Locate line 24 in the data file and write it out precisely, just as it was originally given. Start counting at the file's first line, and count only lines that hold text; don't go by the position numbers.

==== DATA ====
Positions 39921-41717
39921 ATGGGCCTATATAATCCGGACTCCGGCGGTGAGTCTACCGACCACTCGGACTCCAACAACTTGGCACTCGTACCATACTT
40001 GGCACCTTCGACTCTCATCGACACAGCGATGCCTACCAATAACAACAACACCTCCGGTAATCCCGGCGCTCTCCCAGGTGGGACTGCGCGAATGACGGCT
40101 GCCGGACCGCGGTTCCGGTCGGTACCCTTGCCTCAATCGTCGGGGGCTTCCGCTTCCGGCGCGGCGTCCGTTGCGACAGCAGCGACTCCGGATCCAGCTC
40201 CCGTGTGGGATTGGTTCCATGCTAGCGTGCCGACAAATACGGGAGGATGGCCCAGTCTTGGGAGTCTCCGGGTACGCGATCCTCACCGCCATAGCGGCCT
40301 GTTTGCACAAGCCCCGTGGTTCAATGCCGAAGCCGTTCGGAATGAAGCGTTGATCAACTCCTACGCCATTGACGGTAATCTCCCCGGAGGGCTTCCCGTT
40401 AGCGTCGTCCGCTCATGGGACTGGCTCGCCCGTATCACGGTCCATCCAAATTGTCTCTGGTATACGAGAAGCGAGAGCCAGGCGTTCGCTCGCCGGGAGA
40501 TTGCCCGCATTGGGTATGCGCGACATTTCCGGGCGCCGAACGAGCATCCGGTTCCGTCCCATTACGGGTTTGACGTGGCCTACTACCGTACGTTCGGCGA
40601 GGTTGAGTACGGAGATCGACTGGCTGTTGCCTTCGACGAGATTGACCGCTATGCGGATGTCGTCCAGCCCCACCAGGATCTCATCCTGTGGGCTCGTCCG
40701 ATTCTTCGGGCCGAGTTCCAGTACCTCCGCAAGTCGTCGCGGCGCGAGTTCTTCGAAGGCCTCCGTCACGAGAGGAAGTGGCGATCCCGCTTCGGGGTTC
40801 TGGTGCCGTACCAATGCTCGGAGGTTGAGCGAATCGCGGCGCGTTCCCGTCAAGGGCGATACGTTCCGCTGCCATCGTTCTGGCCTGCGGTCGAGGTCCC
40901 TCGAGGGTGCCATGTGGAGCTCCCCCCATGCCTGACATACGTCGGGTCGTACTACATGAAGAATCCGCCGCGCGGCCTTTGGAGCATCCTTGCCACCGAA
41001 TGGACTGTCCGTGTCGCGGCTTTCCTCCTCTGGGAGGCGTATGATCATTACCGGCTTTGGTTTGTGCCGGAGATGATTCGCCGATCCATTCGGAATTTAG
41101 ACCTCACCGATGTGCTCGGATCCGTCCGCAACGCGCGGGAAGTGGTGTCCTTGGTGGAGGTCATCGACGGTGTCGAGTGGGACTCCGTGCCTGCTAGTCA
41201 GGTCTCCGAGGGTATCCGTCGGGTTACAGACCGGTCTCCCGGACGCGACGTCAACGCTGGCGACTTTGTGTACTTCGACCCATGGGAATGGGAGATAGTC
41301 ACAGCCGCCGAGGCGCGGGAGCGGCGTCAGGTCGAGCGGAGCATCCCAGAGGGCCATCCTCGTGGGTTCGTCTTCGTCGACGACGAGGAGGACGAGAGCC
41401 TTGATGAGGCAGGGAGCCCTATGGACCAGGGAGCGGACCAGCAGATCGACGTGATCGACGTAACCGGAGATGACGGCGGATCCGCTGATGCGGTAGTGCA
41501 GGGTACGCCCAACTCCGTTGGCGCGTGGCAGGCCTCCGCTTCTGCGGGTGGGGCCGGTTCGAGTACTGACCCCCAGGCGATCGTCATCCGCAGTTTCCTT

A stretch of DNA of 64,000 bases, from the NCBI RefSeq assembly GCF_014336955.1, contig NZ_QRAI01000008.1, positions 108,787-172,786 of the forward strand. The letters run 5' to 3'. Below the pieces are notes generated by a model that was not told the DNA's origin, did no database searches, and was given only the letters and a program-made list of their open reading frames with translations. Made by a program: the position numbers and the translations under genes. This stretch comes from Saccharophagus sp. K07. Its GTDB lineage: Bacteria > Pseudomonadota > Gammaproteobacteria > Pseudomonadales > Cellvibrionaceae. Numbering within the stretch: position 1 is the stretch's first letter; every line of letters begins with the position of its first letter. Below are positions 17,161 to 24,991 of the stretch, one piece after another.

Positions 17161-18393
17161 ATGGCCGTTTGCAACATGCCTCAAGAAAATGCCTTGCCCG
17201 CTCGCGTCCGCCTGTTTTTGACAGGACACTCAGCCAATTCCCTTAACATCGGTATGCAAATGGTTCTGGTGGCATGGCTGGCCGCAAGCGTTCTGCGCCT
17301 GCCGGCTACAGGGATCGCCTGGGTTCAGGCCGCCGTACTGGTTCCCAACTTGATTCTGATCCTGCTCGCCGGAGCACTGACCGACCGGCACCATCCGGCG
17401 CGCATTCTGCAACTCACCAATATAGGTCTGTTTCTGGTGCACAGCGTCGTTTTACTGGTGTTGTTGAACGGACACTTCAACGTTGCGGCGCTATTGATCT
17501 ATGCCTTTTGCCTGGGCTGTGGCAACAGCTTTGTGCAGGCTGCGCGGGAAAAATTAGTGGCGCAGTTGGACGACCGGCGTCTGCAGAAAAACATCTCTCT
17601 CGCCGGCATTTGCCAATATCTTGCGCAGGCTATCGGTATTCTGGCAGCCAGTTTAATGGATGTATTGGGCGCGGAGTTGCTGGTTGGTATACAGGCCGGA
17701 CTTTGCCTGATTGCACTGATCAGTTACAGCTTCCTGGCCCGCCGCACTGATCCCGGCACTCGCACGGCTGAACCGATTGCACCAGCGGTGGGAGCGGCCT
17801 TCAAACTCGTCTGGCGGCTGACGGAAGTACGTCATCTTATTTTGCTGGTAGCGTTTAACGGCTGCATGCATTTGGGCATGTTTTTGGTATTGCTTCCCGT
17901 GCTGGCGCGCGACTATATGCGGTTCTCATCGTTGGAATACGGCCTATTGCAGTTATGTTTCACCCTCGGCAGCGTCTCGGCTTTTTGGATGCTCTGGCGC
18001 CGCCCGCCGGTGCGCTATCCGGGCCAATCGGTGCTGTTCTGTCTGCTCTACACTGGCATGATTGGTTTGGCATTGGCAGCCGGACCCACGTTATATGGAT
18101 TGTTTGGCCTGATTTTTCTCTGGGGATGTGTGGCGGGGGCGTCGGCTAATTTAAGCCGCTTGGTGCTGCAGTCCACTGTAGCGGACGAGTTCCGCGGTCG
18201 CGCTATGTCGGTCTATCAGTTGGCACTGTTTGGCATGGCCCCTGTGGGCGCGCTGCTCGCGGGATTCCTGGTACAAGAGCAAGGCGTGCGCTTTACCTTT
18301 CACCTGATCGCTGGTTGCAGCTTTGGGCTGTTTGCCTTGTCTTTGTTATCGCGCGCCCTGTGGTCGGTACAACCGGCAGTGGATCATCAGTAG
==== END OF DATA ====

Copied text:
17401 CGCATTCTGCAACTCACCAATATAGGTCTGTTTCTGGTGCACAGCGTCGTTTTACTGGTGTTGTTGAACGGACACTTCAACGTTGCGGCGCTATTGATCT